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United States Department of Agriculture

Agricultural Research Service

Research Project: DIET AND IMMUNE FUNCTION RELATED TO INFECTIOUS AND ALLERGIC DISEASE Title: Molecular mimicry between cockroach and helminth glutathione S-transferases promotes cross-reactivity and cross-sensitization

Authors
item Santiago, Helton -
item Leevan, Ellyse -
item Bennuru, Sasisekhar -
item Ribeiro-Gomes, Flavia -
item Mueller, Ellen -
item Wilson, Mark -
item Wynn, Thomas -
item Garboczi, David -
item Urban, Joseph
item Nutman, Thomas -

Submitted to: Journal of Allergy Clinical Immunology
Publication Type: Peer Reviewed Journal
Publication Acceptance Date: January 15, 2012
Publication Date: April 15, 2012
Citation: Santiago, H.C., Leevan, E., Bennuru, S., Ribeiro-Gomes, F., Mueller, E., Wilson, M., Wynn, T., Garboczi, D., Urban Jr, J.F., Nutman, T.B. 2012. Molecular mimicry between cockroach and helminth glutathione S-transferases promotes cross-reactivity and cross-sensitization. Journal of Allergy Clinical Immunology. 130:248-256.

Interpretive Summary: Helminth (worm) parasites can modulate host allergic reactions and either enhance or reduce inflammation including hyper secretion of mucus, airway hyper-reactivity, infiltration of inflammatory cells, and re-structuring of tissues during a repair phase. The study determined that common allergens like those released by cockroaches and designated as Bla g5 were structurally similar to allergens that come from the worm parasite Wuchereria bancrofti that infects humans in some tropical regions of the world. An experimental model was developed that used a worm that infects mice called Heligmosomoides bakeri and that also had proteins that cross reacted with the cockroach Bla g5, to show that the infection would stimulate a greater allergic reactivity to Bla g5. This supported the concept that parasites can sometimes stimulate responses to common allergens that share structural identity with worm products. The information is important to researchers that study the control of infectious diseases in humans and livestock, and the relationship between parasitic infection and allergic disease.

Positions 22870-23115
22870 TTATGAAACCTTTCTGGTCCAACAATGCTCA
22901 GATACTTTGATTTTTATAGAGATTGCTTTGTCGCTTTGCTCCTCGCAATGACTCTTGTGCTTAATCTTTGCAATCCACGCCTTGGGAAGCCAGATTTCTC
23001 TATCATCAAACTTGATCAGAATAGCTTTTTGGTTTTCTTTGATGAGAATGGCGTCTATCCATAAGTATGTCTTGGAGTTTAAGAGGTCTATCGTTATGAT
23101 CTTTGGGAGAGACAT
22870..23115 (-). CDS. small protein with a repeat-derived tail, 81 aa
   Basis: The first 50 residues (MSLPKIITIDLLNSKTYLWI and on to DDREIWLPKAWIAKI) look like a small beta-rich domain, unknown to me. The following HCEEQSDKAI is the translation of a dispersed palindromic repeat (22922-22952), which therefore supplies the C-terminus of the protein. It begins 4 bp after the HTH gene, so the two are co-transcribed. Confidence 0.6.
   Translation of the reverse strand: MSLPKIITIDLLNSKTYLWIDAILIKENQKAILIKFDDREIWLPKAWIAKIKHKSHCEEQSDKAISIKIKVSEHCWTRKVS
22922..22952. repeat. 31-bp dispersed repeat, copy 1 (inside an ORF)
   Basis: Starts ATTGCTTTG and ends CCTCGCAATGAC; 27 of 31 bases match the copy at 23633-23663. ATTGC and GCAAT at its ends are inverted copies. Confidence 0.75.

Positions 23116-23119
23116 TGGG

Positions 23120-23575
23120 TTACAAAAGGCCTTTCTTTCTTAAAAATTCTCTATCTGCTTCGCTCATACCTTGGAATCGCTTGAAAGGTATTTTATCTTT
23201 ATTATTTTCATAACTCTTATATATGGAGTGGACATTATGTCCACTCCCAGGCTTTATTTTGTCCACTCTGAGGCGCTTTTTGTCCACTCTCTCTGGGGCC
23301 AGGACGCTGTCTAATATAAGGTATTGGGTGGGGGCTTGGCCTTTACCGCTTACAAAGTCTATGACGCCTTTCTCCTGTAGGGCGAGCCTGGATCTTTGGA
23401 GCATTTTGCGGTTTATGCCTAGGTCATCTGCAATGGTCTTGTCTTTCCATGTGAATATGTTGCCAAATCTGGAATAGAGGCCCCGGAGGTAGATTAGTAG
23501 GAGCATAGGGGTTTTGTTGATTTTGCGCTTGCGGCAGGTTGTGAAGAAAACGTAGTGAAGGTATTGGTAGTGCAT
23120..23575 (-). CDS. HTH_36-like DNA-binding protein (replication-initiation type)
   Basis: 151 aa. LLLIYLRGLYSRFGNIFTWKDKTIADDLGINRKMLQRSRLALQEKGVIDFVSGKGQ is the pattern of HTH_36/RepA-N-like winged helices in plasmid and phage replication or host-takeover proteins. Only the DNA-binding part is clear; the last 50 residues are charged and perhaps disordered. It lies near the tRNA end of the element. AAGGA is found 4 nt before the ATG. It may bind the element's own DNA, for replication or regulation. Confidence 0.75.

Technical Abstract: The extensive similarities between helminth proteins and allergens are thought to contribute to helminth-driven allergic sensitization. We investigated the molecular and structural similarities between Bla g 5, a major glutathione-S transferase (GST) allergen of cockroaches, and the GST of Wuchereria bancrofti (WbGST), a major lymphatic filarial pathogen of humans. These two proteins are 30% identical at the amino acid level with remarkable similarity in the N-terminal region and overall structural conservation based on predicted three-dimensional models. Filarial infection was associated with anti-Bla g 5 IgE, IgG, and IgG4 Ab production, with a significant correlation between IgE, IgG, and IgG4 Abs to Bla g 5 and WbGST (P < 0.0003). Pre-incubation of sera from cockroach allergic subjects with WbGST partially depleted (by 50 to 70%) anti-Bla g 5 IgE, IgG, and IgG4 Abs. IgE epitope mapping of Bla g 5 revealed that two major N terminal epitopes are highly conserved in WbGST corresponding to Bla g 5 peptides inhibiting WbGST binding. Finally, mice infected with Heligmosomoides bakeri (Hb) developed anti-HbGST IgE and became allergic to Bla g 5 based on skin test reactivity. These data demonstrate that helminth GST and the aeroallergen Bla g 5 share epitopes that induce allergic cross-sensitization.

Last Modified: 10/24/2014
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